I walked towards the Orchid House where some really nice blooms were on display. But the bulk of their collection of Indonesian species is actually in the green houses behind the main display.
Lucky for me, a Rafflesia patma was in full bloom today in another section of the garden. The flower only lasts a few days and is rarely seen. It was such a big thing that they were installing signs that day pointing visitors to the rafflesia flower.
While you're there, also make sure to check out the Presidential Palace which can be seen from the lake of the gardens. It's where you take those "I've been to Bogor" photos.
I didn't stay too long and took the train back to Jakarta before dark. Unfortunately, I was met by Jakarta's notorious traffic. And I learned that taxi meters in Jakarta are very sensitive to traffic if you know what I mean!
I'm back in Jakarta, Indonesia. And one of the first places I visited was Jakarta Old Town (Kota Tua Jakarta), also known as Old Batavia (Oud Batavia), the seat of government of Indonesia under Dutch colonial rule. It's a heritage district which is very much intact, having been saved from any WWII bombings which devastated Philippine cities like Manila. Sadly, most of the buildings are unused and in a state of decay. But a visit to the old Kota District makes an interesting walking tour.
I asked the taxi to drop me off close to Taman Fatahillah (Fatahillah Square) where the former Stadhuis (city hall) of Batavia still stands. This structure built in 1710 houses the Jakarta History Museum (Museum Sejarah Jakarta), which is also called the Fatahillah Museum or Batavia Museum.
Among the items you'll find in the museum are objects from the Dutch East Indies Company, historic maps, paintings, ceramics, furnitures and archeological objects from the prehistoric era. Entrance to the museum is Rp2000.
Also around Fatahillah Square are two other museums namely the Wayang Museum and the Fine Arts and Ceramics Museum.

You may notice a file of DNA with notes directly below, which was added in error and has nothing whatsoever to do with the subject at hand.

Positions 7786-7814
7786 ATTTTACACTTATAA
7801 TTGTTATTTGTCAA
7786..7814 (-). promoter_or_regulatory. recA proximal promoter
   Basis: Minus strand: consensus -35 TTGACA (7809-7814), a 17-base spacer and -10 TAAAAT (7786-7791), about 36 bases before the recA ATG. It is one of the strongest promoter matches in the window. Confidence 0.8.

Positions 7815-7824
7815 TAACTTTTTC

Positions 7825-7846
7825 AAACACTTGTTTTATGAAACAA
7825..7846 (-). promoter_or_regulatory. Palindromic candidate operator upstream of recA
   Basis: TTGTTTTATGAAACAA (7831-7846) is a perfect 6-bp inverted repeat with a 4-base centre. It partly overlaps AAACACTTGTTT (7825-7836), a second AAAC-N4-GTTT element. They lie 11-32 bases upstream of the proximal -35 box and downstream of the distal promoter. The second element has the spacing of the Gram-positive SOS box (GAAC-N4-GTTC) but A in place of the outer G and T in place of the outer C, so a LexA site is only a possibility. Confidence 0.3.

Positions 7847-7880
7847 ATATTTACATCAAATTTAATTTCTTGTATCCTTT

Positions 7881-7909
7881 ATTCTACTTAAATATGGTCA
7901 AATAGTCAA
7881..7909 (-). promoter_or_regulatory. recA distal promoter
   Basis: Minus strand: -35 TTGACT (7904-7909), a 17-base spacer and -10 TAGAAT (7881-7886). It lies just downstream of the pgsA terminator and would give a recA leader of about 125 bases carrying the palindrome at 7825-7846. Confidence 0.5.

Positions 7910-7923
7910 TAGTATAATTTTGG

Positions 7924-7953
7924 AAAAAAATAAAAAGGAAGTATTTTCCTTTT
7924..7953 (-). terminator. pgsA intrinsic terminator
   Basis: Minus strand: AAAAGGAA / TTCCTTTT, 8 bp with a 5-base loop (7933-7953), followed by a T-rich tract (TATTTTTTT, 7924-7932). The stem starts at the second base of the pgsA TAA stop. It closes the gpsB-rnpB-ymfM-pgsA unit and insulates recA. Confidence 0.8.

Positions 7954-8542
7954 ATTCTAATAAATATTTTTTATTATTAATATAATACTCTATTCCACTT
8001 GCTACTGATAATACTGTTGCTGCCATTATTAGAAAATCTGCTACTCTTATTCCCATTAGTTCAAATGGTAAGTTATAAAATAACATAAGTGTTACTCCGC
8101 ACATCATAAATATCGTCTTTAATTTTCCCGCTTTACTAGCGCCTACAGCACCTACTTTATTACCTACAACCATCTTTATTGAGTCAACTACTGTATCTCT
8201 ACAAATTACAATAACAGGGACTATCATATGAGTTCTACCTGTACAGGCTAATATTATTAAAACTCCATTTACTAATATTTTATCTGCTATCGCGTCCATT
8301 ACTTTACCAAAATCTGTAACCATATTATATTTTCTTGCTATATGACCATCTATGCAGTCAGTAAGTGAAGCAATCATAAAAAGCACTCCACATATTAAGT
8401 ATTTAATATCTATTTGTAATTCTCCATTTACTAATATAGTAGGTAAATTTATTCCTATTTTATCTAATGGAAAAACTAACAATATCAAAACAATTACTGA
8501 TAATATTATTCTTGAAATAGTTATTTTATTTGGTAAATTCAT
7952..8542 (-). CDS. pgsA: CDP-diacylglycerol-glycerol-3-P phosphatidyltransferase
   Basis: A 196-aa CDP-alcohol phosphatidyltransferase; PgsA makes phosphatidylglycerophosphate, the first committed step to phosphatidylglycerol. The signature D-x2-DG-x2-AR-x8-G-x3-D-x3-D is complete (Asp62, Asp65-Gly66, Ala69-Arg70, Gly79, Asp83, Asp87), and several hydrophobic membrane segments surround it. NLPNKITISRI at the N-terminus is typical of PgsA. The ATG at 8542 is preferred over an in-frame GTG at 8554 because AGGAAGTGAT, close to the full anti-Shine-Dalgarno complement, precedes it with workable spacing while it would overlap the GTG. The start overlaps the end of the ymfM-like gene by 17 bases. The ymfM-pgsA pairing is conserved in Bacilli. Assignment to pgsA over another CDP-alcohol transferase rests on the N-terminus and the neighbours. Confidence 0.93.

The Wayang Museum is a showcase of Javanese wayang puppetry. The current building is located in a site previously occupied by the Old Dutch Church built in 1640. The church was destroyed by an earthquake in 1808. The garden of the Wayang Museum is the former yard of the Dutch church, the burial place of Governor General Jan Pieterszoon Coen and other governors general.
The current building dates back to 1912, initially functioning as a warehouse of the Geo Wehry and Co. The building got its current look in 1938 when it was adjusted to Dutch colonial architecture.
Inside the museum are various kinds of wayang, such as wayang kulit and wayang golek. Entrance to the museum is Rp2000.
The Fine Arts and Ceramic Museum (Museum Seni Rupa dan Keramik) is a showcase of paintings of local artists and ceramics of Indonesia. The building where it is currently housed was completed in 1870, and was used as the Court of Justice. Entrance to the museum is Rp2000.
I took an ojek (motorcycle for hire) to Sunda Kelapa, the old port of Jakarta which has been in continuous use since the 12th century. It was the main port of Sunda Kingdom of Pajajaran. The old Sunda Kelapa port only accommodates pinisi or Makassarese schooners, a traditional two masted wooden ship. There are guides in the tourist information office who can take you up the boats. But you'll have to haggle for the guide fee.
Nearby is the old Uitkijk Lookout Tower which offers a great view of the Sunda Kelapa Port.
I took an ojek back to Kota (Rp10000) and was dropped off at the Jakarta Kota Train Station, another heritage landmark. The station, completed in 1870 and renovated in 1926, is a combination of Western Art Deco and local architecture styles.
Outside you'll notice some of the traditional modes of public transport in Jakarta, the bajaj (pronounced as bajay, their local tricycle) and the mikrolet (the local version of the multicab).
Walking around, you can see a lot of the buildings still standing. In 1972, then Jakarta governor Ali Sadikin issued a decree that officially designated the Jakarta Kota area a heritage site, as part of efforts to preserve the city's architectural heritage. Slowly, the different buildings are being restored. But the slow progress has left many of the buildings in a state of decay.
At least Indonesia is lucky it still has something to restore. For Manila, not much is left. Which is why we fight hard to preserve the little that is left. It's close to impossible to bring back what is no longer there.